MORGANTOWN, W.Va. -- When West Virginia's defense jogs onto the field for the first time in the 2013 season Saturday, it's likely that two defensive backs will be 5-foot-10 and 5-11 and two others will be 6-0 and 6-1.
That's not unusual.
Yet the Mountaineers are switching things, at least relative to their recent past, and have the smaller players at safety and the taller ones at cornerback.
Sophomore Karl Joseph, who last year led the team in tackles as a true freshman, is the shortest of the group, and senior Darwin Cook, almost unquestionably the most opportune player on defense when healthy, stands an inch taller to Joseph's side.
WVU is unveiling a fleet of tall cornerbacks for the season opener against William & Mary, beginning with juniors Travis Bell and smaller-by-an-inch Ishmael Banks.
Kickoff is noon on Fox Sports 1.
"You're trying to minimize the distance between you and the next offender," cornerbacks coach Brian Mitchell said. "The taller, longer, rangier kids who have the same skill set as the smaller kids, which is great athletic ability, good lateral quickness, good top-end speed, why not have them at cornerback?"
Bell is a converted safety who practiced once at cornerback in the spring before playing there in the Gold-Blue game and finding a permanent home.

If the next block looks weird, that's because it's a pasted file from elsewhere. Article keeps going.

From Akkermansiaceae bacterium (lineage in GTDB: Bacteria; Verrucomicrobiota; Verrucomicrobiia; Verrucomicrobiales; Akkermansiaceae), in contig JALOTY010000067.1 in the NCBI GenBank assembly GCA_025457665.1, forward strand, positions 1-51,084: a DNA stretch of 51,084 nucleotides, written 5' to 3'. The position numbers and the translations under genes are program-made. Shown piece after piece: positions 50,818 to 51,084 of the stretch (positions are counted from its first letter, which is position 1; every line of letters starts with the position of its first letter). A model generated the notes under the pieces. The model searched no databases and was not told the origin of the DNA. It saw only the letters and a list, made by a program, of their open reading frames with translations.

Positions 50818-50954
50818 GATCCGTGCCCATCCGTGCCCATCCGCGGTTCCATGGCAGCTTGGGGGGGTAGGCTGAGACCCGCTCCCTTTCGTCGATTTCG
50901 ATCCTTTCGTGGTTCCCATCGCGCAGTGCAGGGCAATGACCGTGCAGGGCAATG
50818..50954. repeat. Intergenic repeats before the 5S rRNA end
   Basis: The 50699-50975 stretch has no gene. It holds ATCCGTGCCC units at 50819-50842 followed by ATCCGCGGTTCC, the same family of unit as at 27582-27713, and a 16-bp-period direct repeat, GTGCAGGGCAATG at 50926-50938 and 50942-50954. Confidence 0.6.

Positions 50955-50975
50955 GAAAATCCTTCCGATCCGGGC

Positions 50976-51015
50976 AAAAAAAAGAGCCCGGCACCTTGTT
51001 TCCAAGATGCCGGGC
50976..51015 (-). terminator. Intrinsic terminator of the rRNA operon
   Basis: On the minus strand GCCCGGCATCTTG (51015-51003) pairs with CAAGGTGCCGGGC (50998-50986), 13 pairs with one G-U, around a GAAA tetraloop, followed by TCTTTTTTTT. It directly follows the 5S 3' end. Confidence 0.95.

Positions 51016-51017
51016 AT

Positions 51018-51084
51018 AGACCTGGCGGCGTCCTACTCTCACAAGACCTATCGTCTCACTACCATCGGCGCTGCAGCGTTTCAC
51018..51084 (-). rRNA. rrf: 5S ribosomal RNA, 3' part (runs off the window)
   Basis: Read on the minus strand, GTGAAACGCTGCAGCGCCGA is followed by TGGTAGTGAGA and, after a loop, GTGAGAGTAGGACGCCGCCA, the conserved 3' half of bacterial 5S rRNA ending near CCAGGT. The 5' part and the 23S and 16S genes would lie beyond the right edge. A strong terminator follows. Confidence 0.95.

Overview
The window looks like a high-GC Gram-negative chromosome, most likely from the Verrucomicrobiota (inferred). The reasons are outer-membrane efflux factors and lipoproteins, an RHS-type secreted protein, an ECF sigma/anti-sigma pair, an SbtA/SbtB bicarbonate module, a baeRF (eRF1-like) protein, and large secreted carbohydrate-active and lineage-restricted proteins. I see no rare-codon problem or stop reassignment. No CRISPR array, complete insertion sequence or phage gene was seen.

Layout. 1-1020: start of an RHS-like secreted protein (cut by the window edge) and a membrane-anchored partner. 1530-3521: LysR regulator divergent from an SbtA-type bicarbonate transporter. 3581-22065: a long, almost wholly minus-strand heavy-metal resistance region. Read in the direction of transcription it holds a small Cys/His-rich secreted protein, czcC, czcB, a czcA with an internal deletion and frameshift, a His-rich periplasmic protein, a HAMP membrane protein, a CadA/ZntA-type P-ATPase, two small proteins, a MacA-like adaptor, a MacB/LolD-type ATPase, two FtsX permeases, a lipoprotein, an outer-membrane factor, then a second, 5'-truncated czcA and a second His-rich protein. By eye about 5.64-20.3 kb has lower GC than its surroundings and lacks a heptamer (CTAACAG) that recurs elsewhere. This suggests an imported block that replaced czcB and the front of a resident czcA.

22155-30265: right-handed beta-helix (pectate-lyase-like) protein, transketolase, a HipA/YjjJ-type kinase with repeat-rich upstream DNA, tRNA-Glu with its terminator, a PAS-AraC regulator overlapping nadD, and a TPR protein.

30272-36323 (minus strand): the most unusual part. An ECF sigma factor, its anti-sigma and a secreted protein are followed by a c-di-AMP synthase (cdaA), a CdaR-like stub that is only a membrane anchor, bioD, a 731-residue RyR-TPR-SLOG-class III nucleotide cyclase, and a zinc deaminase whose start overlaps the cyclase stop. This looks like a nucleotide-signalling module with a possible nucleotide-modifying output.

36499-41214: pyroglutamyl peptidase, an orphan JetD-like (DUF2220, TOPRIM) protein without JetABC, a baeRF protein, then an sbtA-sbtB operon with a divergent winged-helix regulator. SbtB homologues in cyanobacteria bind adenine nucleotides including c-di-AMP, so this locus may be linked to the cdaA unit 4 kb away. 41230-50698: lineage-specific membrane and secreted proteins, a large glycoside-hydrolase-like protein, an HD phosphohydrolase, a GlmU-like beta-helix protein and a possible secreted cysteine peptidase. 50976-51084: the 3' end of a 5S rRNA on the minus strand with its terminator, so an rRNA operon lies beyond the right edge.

Banks has played some safety in his career, but has surged since he was planted at cornerback early last season.
Daryl Worley wasn't recruited as a cornerback, either. The true freshman, who is 6-2 and 195 pounds, played linebacker and safety in high school, but was slotted at cornerback upon arriving at WVU. He backs up Banks.
He is WVU's new way of thinking in the secondary, a year after many Big 12 teams had their receivers use height and reach to outplay cornerbacks for balls while the cornerbacks weren't strong or long enough to get in the way and stay in the way of certain routes and passes.
It's WVU's belief that longer defensive backs can use their presence to discourage some throws and defend many others. Bigger bodies are harder to move off the line of scrimmage or during a route.
"I think nowadays you've got to get corners who are physical, long and rangy and can defend these 6-3, 6-4 receivers day in and day out, because that's the nature of the beast now," defensive coordinator Keith Patterson said. "You've got to get as many kids in the program who are long, rangy, can make plays in space and can get the receiver on the ground."
Baylor's Terrance Williams obliterated WVU's secondary last season with 17 receptions for 317 yards and two touchdowns. He was 6-2 and 205 pounds. Kansas State' 6-1, 235-pound Chris Harper caught six passes for 96 yards and a touchdown. Oklahoma's 6-3, 210-pound Justin Brown caught six passes for 112 yards. TCU's 6-0, 200-pound Josh Boyce caught six passes for 180 yards and two touchdowns.